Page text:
*Note – after posting John’s podcast last week (Part 2), I received some great questions about our hatchery discussion (find it here www.aprilvokey.com/podcasts/ ). John responded to me with some point-form notes that he wished he’d mentioned during our initial conversation (which took close to two and a half hours… close to midnight). I asked John to send me any clarification he wanted to share with all of you, and he kindly sent me the below message/text. We hope it helps to answer some questions! It’s such an interesting subject!! ~April
From John: “Ok, after listening to the podcast I realize I was all over the place in the discussion and that some statements were confusing. Most of that stemmed from me not defining that there are two types of hatcheries, and then often realizing – half-way through a topic – that I was using terminology that people might not understand. This is one reason that the hatchery issue, which is terribly complex, is difficult to discuss without being able to show data. So, I really appreciate the opportunity to provide clarification, because it is important for people to know what I was saying and to help others understand the main points of the discussion. To that end, I outline what I think are the six biggest take-home messages on steelhead and hatcheries, and how we at TU seek to try to solve the debate. Again, all references are only to steelhead unless otherwise noted…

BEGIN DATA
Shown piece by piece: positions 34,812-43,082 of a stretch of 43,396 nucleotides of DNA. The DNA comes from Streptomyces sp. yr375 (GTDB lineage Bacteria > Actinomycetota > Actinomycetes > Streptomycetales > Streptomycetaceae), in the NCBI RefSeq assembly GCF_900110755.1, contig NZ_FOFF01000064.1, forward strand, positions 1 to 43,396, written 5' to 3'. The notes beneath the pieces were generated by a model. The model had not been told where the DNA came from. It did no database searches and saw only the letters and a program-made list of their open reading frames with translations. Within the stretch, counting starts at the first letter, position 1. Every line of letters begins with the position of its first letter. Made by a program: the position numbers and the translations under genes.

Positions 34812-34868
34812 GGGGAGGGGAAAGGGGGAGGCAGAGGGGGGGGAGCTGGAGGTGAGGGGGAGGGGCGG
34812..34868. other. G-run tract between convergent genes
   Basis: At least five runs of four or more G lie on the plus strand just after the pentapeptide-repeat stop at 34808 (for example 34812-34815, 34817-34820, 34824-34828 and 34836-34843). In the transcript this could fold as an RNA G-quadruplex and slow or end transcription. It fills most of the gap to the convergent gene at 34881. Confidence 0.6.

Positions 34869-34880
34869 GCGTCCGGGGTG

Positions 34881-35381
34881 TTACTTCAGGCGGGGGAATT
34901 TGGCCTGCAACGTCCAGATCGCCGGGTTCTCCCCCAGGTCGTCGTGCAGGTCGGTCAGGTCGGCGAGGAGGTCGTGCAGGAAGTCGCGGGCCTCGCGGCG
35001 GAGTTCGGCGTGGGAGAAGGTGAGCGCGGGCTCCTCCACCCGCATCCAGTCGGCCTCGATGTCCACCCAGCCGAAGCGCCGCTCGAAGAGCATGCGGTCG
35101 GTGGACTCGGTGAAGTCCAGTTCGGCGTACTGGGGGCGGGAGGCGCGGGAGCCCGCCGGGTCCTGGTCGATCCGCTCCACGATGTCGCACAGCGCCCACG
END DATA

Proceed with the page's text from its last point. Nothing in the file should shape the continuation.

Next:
I always knew I’d split my year between two countries — I never figured that one of them would be Australia. Born and raised in British Columbia, Canadian winters and I have always paired as pleasantly as a wingless pigeon in an off-leash dog park. So, every year in November, I fled to warm water destinations in hopes of finding both sunshine and saltwater species.
In 2013, I’d been in the process of pricing out coastal homes in Roatan when I stumbled upon my (now) husband during a Norwegian fishing trip. His tan radiated beneath blue eyes, his Aussie accent lessening whatever appeal North American men may have ever had…
Ironically, it was when the river pushed at my knees that I felt the most grounded; when the road lead me to mossy overgrowth that I felt the safest; when I’d forgotten where I was that I felt the most found. In those days the mornings never came soon enough, and only the black of night stopped me from leaving the house any earlier. Even that may not have been enough of a deterrence, if it hadn’t been illegal to fish for salmon and steelhead before dawn.